Family. Whether it is the one you are born into (a la Arrested Development) or the one you create (see: the Fast and Furious franchise), it is forever. You can try to extricate yourself from your family, but it won’t work; you’ll always get sucked back in. The Fantastic Four are the first family of comics, and Marvel Comics is never going to let you emancipate yourself.
The various Fantastic Four series over the years have been relatively hit-or-miss depending on the creators behind the book. The last couple runs, overseen by Jonathan Hickman and Matt Fraction, have been successful and critically acclaimed. I personally only got through about half of Hickman’s tenure, but I really enjoyed what I read. Regardless of writer, some things never change. The team is always (outside of a few exceptions) composed of Reed “Mr. Fantastic” Richards; his wife, Sue “Invisible Woman” Richards (née Storm); her brother, Johnny “Human Torch” Storm; and Reed’s old friend, Ben “The Thing” Grimm – the best example of a strong Jewish character in modern comics.
It is the job of most every creator that takes on the FF to try to inject something new into the formula. New writer James Robinson (Starman, JSA) is making his own strides in this department, introducing a fascinating new status quo for the quartet before flashing back to the present to (presumably) discover how they got there. Hopefully the “In Media Res“-type story (one of the worst and most overused tropes) is strong enough to sustain what I suspect will be the first arc of the new series.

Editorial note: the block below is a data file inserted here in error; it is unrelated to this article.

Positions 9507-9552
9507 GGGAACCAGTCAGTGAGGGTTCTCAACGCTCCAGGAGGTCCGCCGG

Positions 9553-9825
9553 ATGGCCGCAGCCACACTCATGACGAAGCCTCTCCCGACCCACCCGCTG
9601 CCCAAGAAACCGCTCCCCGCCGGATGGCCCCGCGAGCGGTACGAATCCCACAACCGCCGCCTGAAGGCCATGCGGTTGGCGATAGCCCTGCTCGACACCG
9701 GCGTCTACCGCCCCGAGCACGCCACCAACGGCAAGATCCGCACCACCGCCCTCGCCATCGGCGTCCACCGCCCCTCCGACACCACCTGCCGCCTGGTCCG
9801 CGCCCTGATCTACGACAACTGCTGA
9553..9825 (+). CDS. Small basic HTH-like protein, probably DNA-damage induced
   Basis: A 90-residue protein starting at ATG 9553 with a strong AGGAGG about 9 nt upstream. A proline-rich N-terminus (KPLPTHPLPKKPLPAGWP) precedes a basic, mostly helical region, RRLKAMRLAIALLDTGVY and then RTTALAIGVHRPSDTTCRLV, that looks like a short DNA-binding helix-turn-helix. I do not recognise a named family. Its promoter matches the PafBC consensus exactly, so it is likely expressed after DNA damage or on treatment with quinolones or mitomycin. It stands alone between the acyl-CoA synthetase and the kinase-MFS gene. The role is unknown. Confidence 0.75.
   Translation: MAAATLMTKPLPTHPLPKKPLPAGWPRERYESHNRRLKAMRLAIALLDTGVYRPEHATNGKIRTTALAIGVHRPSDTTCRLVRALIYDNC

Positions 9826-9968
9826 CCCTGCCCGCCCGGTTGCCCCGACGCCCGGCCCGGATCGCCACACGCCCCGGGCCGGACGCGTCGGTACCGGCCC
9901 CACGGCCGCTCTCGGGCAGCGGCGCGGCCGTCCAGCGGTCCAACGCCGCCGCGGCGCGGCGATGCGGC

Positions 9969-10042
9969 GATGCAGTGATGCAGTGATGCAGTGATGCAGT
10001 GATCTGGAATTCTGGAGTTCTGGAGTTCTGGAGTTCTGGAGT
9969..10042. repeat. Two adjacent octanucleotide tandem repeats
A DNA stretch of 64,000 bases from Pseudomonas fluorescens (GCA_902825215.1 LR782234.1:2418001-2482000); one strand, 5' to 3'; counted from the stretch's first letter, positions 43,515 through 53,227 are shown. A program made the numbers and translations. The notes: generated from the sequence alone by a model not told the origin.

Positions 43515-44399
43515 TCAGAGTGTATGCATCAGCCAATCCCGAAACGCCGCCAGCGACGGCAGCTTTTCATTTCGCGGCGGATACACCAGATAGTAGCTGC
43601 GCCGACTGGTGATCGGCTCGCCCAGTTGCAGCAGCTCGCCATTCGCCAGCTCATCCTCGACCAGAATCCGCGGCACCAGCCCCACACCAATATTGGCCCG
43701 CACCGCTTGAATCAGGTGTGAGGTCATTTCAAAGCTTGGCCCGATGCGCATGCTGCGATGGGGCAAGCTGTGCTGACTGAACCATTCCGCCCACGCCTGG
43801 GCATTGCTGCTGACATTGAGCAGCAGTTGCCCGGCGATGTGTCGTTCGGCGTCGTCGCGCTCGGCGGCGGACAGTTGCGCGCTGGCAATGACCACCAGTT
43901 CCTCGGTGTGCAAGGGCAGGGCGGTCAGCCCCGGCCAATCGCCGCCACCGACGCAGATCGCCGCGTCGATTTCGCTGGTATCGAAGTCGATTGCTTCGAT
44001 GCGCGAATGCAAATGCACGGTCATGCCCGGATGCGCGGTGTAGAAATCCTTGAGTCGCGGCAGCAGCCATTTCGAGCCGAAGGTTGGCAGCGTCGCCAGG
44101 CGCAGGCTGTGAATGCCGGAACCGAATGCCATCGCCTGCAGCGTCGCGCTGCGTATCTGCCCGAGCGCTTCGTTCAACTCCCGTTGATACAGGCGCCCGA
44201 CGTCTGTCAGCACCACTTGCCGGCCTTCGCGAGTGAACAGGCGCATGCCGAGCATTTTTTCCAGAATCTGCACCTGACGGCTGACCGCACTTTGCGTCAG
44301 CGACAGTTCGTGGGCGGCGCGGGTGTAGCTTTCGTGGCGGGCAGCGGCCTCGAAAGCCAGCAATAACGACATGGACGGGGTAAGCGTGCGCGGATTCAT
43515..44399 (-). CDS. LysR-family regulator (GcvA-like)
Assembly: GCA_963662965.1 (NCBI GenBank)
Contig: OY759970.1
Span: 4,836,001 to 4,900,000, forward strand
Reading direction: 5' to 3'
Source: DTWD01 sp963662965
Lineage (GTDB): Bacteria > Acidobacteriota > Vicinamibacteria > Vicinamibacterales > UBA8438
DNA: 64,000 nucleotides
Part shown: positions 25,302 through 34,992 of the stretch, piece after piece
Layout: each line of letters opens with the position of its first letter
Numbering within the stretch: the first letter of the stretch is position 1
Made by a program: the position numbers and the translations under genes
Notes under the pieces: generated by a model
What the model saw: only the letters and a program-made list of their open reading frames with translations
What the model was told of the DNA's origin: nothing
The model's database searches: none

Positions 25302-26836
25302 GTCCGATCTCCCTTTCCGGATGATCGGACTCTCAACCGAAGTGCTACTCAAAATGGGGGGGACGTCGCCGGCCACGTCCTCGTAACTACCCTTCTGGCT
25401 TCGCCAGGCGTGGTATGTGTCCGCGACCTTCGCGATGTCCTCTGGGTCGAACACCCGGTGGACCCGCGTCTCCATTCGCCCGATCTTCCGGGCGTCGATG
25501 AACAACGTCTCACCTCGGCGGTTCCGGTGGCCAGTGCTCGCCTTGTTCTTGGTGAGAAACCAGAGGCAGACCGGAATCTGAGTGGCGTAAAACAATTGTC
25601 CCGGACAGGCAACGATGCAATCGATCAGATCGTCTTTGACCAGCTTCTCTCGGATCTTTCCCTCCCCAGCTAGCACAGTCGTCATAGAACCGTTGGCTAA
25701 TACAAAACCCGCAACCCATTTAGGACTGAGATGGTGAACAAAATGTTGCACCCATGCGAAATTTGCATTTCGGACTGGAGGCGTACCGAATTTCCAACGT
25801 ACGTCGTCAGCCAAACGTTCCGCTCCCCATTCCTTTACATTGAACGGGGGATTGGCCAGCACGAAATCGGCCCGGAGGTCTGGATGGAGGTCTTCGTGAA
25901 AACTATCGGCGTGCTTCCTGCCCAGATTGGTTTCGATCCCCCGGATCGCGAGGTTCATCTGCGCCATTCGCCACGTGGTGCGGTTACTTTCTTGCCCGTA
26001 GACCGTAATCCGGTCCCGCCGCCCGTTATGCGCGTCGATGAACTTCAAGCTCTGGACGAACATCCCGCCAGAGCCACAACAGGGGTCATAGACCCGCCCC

Outside of the unanswered questions about how the family gets to their eventual fates (and how they got their brand new red costumes), this is a pretty strong issue. Robinson has an excellent grasp on the history of the characters, something he has used to great effect in his past work at DC. Robinson has always been intrigued by the legacy of the characters he writes, and I am really excited to see what he does for the competition. Robinson’s other strength in the issue is the family dynamic. The Richards-Storm clan succeeds or fails based on the writer’s grasp of the character interactions, so it is encouraging to see Robinson have a strong take on it from the beginning.
The issue is mostly set up for what is to come. That is pretty standard for 21st century comics, where extended storytelling is king and everyone’s eyes are on the trade paperback compilation market. The whole decompression dilemma could be bettered by a more creative use of the three title/recap pages, but that’s indicative of mainstream comics as a whole: higher costs for fewer pages.
The combination of Robinson and artist Leonard Kirk (whose combination of fluidity and rigidity is perfect for the book) must have more than a few tricks up their sleeves. It is hard to tell where the creators are going, but they have built up enough goodwill for me to give the series a few solid chances to really impress.